Encouraging Roleplay

By | July 16, 2016

With Forthright Open Roleplay‘s rules largely in the can, we’re now focusing on tweaking language here and there to make the rules crystal-clear. Sometimes, this results in some rules being changed or dropped, because the language required to make the rule more understandable just isn’t worth the rule being there. Other times, we discover that there’s an entire subsection of rules that are actually missing from the book. Whoops!

In this particular case, what we discovered we’d cut out of the rules are the majority of mechanical incentives to roleplay. In most cases, this is fine: players play roleplaying games because they want to roleplay, they don’t need any encouragement beyond that.

But in the case of Forthright, the feedback players give the Guide is essential for the Guide to provide appropriate elements for the players to interact with. We’re trying to move away from a design which dictates, “here’s the plot, you’re going to interact with it because otherwise there ain’t nothing else to do.” Currently, the rules don’t offer the Guide much beyond the Team’s Purpose as a signpost for what the Guide should prepare. Thus, Guides are effectively encouraged by the rules to offer samey sorts of adventures to the players, making Forthright – in the long run – kind of boring to play.

Quelle Horreur!

This also leads to bland characters and characterizations. In dozens of sessions, we’ve found players who are eager to not step on anyone else’s toes, so their characters aren’t particularly spotlight-focused. Not all players, of course, but enough that I began wondering if there were not something in the design of the game that could be modified to encourage more complex characters that players have thought harder about and therefore are likely more attached to.

Cue the least (or most!) interesting part of the character sheet: that blank box just underneath the character name where players could record whatever they wanted about their character. Appearance, personality, etc. The sky was the limit, and there were no restrictions. . .or requirements.

The “blank page” problem has been an issue for Forthright for as long as we’ve been putting it in front of people. We’ve had a not-insignificant subset of players tell us they don’t know what to do, they don’t have any ideas for their character, etc. On one hand, we wanted to help these folks to play the game more easily. On the other hand, we didn’t want to hold back the players who weren’t having that same problem. This is one of the reasons that Forthright has Gamescape and Team creation ahead of character creation: to help inspire ideas in players who otherwise would have none.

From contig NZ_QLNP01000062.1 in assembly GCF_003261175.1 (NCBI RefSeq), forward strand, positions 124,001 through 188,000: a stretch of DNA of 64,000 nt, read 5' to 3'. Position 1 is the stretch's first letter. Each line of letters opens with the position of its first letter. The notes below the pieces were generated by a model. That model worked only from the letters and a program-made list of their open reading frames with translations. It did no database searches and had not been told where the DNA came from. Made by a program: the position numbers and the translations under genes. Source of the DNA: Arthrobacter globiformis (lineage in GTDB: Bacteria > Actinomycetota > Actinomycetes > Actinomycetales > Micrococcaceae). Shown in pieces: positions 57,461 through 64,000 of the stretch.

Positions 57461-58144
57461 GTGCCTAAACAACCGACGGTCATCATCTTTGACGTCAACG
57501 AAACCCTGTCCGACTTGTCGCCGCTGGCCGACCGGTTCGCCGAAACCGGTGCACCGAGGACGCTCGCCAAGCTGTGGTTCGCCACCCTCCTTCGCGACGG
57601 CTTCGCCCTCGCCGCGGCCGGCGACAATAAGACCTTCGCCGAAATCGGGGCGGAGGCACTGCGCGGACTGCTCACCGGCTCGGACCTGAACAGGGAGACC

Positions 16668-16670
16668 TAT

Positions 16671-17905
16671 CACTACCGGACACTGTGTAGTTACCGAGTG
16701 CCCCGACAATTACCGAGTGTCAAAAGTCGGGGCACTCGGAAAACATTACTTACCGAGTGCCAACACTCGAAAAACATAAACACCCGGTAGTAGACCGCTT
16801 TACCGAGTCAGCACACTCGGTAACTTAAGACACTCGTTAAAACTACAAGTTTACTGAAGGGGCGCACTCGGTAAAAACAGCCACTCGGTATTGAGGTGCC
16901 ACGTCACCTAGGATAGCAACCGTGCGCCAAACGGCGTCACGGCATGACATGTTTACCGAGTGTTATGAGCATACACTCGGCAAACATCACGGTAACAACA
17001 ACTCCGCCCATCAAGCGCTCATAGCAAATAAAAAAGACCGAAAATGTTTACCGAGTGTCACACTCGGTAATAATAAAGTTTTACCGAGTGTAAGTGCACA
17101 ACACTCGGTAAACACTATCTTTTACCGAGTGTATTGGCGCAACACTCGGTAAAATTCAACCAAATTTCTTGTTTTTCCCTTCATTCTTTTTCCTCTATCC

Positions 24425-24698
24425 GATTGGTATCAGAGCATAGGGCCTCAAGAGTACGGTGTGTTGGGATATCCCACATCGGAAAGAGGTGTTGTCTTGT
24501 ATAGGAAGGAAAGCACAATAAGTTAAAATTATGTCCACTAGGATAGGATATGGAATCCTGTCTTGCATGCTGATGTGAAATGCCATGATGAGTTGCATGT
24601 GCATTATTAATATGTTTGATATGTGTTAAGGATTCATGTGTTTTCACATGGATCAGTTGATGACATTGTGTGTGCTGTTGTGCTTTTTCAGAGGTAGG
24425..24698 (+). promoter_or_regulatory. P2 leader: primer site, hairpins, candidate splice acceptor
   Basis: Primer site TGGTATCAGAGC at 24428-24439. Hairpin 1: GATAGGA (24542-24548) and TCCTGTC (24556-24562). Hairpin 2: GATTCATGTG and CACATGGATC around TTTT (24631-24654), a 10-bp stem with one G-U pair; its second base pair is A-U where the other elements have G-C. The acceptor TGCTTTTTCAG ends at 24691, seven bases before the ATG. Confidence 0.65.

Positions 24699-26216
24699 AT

But that blank box was still a problem, and I thought about how we could use it to solve the bland-and-safe problem. Finally, I decided to split that box into two sections: Goals and Flaws.

Goals will help players identify what their character wants out of play. This is something that is specifically different from the Team’s Purpose, but it can tie into the Purpose by providing that character an extra dimension to why the Purpose is so important to him or her. A character might be a part of a Team that is entirely focused on getting rich, but the character wants to be rich because of a sick family member that needs cash for medical care.

Flaws will help players identify what gets their character (and the whole Team!) into trouble. Flaws aren’t goofy roleplaying tics: these are things the Guide can set in front of the player and reasonably expect the character to get into trouble because of it. A character can be hot-tempered when mocked, for instance.

A character’s appearance is a minor aspect of play in Forthright thanks to the Cosmetic Rule, so there’s no need to explicitly define it on the character sheet. I’ve long been of the mind that the only things that should appear on the character sheet are ties into the game rules, and so plucking that out of the otherwise-blank box ultimately doesn’t hurt anything and helps us accomplish what we’re trying to accomplish.

Goals and Flaws could be ignored entirely if there were no other mechanical incentives to invoke them, so XP gain will be partially tied to them. Whenever a character’s Flaw causes trouble for the team, everyone on the team gains +1 XP. Whenever a character advances their personal Goal, everyone on the team gains +1 XP. 1 XP equals 1/3 of a new Boost for characters.

Reworking the XP system in this way allows us to speed up character advancement while encouraging players to play characters instead of tools to interact with the Gamescape. We’ll be putting these changes into the next Early Access release (about 2 weeks from now) so you can try it out.

We look forward to your feedback!